People getting lost in the woods isn’t an uncommon occurrence. Many outdoor enthusiasts prefer camping and hiking in the forests these days and due to some unfortunate blunder are often left floundering and lost there.
In fact, every year, thousands of people lose their way in forests and mountain areas. When rescuing people lost in the woods, though, time becomes the most crucial element. Otherwise, they run the risk of being in even greater danger. The work of rescue services teams is quite challenging in that regard. Generally, rescue operations are done with helicopters where the choppers are flown over the areas the lost people might most likely be stuck. However, it’s a time-consuming process and doesn’t always result in success. In the future, though, drones might help make these search and rescue operations more efficient and quick.
A team of researchers from the Johannes Kepler University has used artificial intelligence (AI) to enhance thermal imaging camera searches of people lost in the woods. In their paper published in the journal Nature Machine Intelligence, David Schedl, Indrajit Kurmi, and Oliver Bimber explained how they used a deep learning network to the challenges of people getting lost in the woods and how well it worked.
"In the future, rescuing lost, ill, or injured persons will increasingly be carried out by autonomous drones. However, discovering humans in densely forested terrain is challenging because of occlusion, and robust detection mechanisms are required. We show that automated person detection under occlusion conditions can be notably improved by combining multi-perspective images before classification," wrote the researchers in their study.
Search and rescue to become efficient with the help of AI-enhanced drones
When rescue experts employ helicopters to fly over the area where people have been reported to be lost, they generally use binoculars along with thermal imaging cameras. Such cameras have the ability to highlight differences in body temperature of people on the ground in comparison with their surroundings, making them easier to spot. However, these cameras aren’t perfect and many a time they fail to do the work because of thick vegetation covering subsoil or when it is hot and the trees and surrounding foliage have similar temperatures.
This new development from the researchers at the Johannes Kepler University might help solve that issue. They have used a deep learning application to improve the images that are collected by drones.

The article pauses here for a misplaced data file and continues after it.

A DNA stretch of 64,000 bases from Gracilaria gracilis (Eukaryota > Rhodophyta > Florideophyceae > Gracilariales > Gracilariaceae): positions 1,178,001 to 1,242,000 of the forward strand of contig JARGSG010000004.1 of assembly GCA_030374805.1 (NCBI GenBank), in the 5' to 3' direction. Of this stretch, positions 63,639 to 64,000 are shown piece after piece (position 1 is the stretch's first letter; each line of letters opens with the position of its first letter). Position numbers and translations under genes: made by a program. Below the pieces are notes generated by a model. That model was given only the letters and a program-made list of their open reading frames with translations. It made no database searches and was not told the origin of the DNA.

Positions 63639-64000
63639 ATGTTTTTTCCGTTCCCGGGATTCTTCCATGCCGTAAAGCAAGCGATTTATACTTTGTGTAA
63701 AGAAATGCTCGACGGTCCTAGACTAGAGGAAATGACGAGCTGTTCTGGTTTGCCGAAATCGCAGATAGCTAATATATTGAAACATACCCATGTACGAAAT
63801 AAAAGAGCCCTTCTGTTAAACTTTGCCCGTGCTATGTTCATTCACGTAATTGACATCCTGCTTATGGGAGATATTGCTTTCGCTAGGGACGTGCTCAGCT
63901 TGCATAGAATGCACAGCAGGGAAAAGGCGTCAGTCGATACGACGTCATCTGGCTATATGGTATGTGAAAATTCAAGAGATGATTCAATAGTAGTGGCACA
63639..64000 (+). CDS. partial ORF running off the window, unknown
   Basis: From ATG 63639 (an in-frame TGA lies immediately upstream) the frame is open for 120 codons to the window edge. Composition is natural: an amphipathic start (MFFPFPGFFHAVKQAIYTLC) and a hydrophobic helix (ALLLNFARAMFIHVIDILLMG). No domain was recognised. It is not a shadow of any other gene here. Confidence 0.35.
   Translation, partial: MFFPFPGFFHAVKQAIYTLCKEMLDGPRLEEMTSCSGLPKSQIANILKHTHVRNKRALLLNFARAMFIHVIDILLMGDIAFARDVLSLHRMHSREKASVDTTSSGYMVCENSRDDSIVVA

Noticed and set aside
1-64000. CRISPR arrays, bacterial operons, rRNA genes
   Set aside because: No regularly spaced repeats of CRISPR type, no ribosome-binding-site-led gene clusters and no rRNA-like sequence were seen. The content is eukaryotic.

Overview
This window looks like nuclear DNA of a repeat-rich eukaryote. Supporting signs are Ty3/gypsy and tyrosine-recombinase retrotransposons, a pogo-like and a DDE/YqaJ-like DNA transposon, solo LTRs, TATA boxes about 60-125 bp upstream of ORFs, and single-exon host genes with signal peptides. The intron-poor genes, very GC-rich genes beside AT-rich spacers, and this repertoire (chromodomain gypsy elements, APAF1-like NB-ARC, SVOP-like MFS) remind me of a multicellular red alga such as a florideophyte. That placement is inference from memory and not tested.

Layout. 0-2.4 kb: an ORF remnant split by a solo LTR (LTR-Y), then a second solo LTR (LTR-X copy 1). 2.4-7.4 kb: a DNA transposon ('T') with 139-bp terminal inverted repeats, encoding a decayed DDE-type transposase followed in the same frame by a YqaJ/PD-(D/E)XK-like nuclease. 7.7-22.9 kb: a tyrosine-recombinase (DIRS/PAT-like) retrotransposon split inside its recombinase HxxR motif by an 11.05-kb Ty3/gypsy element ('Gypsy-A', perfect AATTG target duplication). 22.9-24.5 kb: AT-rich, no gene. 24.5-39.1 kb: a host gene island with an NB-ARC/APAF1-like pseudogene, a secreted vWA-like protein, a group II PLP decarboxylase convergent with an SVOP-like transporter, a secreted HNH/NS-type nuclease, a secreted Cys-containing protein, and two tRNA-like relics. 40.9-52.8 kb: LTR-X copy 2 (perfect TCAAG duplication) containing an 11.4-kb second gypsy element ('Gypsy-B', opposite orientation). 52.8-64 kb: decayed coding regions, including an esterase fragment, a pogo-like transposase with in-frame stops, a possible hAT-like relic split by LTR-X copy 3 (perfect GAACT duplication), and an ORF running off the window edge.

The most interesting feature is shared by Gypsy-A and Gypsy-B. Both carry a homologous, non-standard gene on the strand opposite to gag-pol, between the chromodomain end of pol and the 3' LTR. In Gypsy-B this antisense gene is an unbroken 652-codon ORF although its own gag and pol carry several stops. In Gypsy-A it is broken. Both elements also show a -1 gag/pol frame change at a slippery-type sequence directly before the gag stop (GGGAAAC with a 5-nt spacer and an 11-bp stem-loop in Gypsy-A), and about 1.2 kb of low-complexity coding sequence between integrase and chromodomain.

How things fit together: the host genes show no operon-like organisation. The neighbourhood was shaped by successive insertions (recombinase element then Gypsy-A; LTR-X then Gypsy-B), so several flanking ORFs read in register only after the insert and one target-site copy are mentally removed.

What the team did was first use an AI application to process multiple images of a given area. Next, they matched it using AI to process data from various radio telescopes. This permits several telescopes to operate as a single giant telescope. In a similar fashion, the AI utility they used allowed many thermal images taken from a chopper or drone to appear almost as if they have been clicked by a single camera with a much wider and stronger lens. The processed images had a much higher depth of field and people on the ground became much more recognizable in them while the treetops were blurred.
To test the AI system, the team created its own database of pictures. Then they used volunteers on the ground in different positions and used the drones to take their pictures.
"Here, we employ image integration by airborne optical sectioning (AOS)—a synthetic aperture imaging technique that uses camera drones to capture unstructured thermal light fields—to achieve this with a precision and recall of 96% and 93%, respectively,” said the team.
This is quite impressive, especially since traditional thermal imaging achieves only about 25% precision in comparison. What’s more, the team has declared that the device is ready for use.
Find out more about how this technology will work in this video:
Since drones are inexpensive and can be swiftly deployed in large numbers, they will significantly reduce the time it takes to locate and rescue a lost person in the woods. Moreover, with the development of this new technology, we hope that these rescue operations will become much swifter, helping those in need in time.
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